Berlin Alexanderplatz – IV. A Handful of People in the Depths of Silence

baposterLittle of consequence happens in this episode – but it is harrowing.

In a studio apartment, in another flophouse, Franz binges on beer.  Drunk night and day, he will at times take stock of the other tenants.  And from his window he may watch some of the folks on the street below, or in the building across the way – but he boxes himself in.  Generally, he leaves the room only to exchange empty cases of beer for full ones downstairs.

Evidently he wants to glug himself to death.

Enter Baumann, the nosy next-door neighbor.  Baumann looks like Abe Lincoln.  He wears the one same robe, and he’s always around, cleaning things.  Offering good will.  Baumann, it turns out, is no stranger to death, decay, suffering.  He was a medical orderly in the war.  See how, in a long take, he cleans the mess that Franz made the night before:  Scum, vomit and bottles crowd the floor, but Baumann only uses a washrag to…clean the edges of a puddle of puke.  Something’s not right about this man.  Unfazed (period), he is keenly aware of the comings and goings at the flophouse.  He and Franz take to calling each other, respectively, Satan and Job – and when Franz’s growing interest in the illicit activities of his neighbors begets a thirst for sobriety, Baumann lays his cards on the table: If I heal you, what’ll I get in return?

In the midst of this friendly biblical repartee, Fassbinder breaks from the claustrophobic action (or non-action) to show us the God over which these men banter, a naked bearded God who loves his little lambs but slits their throats just the same.  The shot is uninterrupted.  The slaughter is f*cking REAL.  Did Fassbinder really have to show this?  Does the force of the point made (that love and death are blind, and any sensible grasp of the chaotic world necessarily conflates God with Satan; that a lifeline thrown to the man in need of help can be a hell, anyway)…does that justify the actual onscreen death of an animal?  In the director’s mind (God’s mind) — yes.  In order for the lamb’s death (and all it symbolizes) to be honest and true, we need face the shock of it, the pitilessness.  In Fassbinder’s Berlin Alexanderplatz, the plain fact of these things must stand as such.  As pure.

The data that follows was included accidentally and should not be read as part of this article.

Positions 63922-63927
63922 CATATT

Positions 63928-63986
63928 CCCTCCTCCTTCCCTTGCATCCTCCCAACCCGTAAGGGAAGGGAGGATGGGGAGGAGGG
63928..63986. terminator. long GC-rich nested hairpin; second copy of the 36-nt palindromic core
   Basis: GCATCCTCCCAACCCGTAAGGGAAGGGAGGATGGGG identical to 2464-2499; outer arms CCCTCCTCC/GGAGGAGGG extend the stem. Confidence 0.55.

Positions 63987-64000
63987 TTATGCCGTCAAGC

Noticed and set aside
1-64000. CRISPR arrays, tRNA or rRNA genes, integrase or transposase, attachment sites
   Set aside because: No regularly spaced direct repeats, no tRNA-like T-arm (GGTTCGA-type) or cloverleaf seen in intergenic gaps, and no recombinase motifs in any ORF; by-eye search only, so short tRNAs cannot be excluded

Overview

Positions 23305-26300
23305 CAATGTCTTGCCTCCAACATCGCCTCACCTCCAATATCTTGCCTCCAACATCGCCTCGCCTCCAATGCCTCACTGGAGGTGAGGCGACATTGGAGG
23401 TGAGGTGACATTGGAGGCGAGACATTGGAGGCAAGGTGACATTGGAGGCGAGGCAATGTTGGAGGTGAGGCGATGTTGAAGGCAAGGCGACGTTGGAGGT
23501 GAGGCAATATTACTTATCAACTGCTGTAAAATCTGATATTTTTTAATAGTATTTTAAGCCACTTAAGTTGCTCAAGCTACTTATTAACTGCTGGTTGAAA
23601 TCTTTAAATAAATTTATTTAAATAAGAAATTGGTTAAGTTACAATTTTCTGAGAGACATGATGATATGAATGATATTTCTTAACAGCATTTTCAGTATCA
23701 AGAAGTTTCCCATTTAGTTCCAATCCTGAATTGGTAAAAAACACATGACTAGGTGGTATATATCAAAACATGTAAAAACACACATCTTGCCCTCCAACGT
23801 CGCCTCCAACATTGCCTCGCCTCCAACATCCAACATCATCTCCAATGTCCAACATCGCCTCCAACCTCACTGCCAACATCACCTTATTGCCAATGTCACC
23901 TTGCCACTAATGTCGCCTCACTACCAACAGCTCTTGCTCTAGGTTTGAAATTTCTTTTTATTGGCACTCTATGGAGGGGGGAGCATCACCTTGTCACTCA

And so, with the ticking of the clocks and the buzz of the streets (I love the ambient noise patched in), Franz sobers up.

“A Handful of People in the Depths of Silence” is a tough episode to watch.  It reminded me, in parts, of French Connection II, where an imprisoned Gene Hackman is injected with H then, later, kicks the drug cold turkey.  Guilted for events that occurred in the previous episode, Franz numbs on, to better handle the wreckage.  No-one, not Lina, not Meck, not even his landlady, knows where he is, and he likes that.  Eva, a fling from the past, does find him, but he insists:  By himself he must win the battle with himself.

In terms of its themes, messages and characters, or even the slow steady manner by which Fassbinder continues the story of Franz Bieberkopf, this episode says nothing new.  There is, at its end, a crinkled return to the end of the first episode:  Franz, having survived the last battle, will live to fight another day.  He will, we sense, attempt to redeem himself for once and all.  But will he succeed?  Can he?

Fassbinder has already answered that question.

Rating: A-

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